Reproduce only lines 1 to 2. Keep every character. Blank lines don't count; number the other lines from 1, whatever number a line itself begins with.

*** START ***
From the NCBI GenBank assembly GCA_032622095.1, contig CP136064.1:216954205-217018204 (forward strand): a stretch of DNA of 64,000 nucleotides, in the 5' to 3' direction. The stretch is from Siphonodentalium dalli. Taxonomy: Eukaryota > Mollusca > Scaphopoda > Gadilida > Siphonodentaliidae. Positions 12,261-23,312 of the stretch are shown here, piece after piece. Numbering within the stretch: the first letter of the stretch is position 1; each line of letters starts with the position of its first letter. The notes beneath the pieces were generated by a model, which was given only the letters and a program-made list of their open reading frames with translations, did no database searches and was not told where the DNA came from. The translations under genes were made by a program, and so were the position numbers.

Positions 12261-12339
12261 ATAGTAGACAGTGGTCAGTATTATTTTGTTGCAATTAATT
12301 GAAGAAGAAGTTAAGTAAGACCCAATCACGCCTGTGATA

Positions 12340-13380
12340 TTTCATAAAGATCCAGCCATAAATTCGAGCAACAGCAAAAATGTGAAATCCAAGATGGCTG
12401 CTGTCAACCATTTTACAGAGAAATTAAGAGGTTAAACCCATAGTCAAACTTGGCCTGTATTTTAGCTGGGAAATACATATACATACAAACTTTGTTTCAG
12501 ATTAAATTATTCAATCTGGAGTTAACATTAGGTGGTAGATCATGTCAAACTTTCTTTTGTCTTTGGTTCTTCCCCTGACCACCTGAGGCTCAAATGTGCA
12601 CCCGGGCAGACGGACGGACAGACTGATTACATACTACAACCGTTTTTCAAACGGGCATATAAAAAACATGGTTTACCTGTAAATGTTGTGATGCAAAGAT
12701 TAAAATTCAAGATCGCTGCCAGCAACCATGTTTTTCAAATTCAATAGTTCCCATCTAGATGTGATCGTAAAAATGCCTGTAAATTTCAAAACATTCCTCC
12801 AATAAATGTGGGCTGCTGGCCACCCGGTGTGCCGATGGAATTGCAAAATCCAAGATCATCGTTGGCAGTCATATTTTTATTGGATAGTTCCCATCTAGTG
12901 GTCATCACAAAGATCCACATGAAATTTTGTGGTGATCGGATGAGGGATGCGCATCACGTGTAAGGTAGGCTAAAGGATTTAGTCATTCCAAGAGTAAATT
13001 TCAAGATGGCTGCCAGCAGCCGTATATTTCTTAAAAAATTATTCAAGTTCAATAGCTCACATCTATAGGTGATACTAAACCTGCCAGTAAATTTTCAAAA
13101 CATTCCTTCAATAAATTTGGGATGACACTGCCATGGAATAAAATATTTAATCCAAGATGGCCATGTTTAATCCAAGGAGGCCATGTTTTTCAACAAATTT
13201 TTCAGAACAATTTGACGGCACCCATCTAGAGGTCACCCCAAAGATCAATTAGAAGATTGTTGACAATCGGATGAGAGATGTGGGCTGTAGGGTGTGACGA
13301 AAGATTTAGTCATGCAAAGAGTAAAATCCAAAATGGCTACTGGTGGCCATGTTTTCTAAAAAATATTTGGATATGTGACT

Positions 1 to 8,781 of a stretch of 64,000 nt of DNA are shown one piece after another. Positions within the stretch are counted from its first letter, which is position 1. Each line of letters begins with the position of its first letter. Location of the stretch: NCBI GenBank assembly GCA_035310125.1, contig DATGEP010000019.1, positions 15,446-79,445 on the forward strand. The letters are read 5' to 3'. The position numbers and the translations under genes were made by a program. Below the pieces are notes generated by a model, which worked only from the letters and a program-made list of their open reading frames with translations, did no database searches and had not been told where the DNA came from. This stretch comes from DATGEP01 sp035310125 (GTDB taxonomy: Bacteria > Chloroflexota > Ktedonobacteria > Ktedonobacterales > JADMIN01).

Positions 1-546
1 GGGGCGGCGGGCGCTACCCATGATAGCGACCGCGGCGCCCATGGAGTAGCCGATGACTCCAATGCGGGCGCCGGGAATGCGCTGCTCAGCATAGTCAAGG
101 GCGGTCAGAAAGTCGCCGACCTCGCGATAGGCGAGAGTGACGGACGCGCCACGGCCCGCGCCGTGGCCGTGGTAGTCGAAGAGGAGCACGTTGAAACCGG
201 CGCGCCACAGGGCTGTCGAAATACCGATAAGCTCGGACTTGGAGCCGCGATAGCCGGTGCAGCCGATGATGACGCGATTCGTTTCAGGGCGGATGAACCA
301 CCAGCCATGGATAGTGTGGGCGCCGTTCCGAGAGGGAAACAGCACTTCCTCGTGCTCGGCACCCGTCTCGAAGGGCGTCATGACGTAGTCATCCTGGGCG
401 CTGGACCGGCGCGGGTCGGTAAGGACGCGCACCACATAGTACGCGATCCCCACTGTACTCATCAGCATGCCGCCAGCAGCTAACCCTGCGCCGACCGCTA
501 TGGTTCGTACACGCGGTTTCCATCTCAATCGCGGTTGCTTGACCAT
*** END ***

From the NCBI GenBank assembly GCA_032622095.1, contig CP136064.1:216954205-217018204 (forward strand): a stretch of DNA of 64,000 nucleotides, in the 5' to 3' direction. The stretch is from Siphonodentalium dalli. Taxonomy: Eukaryota > Mollusca > Scaphopoda > Gadilida > Siphonodentaliidae. Positions 12,261-23,312 of the stretch are shown here, piece after piece. Numbering within the stretch: the first letter of the stretch is position 1; each line of letters starts with the position of its first letter. The notes beneath the pieces were generated by a model, which was given only the letters and a program-made list of their open reading frames with translations, did no database searches and was not told where the DNA came from. The translations under genes were made by a program, and so were the position numbers.

Positions 12261-12339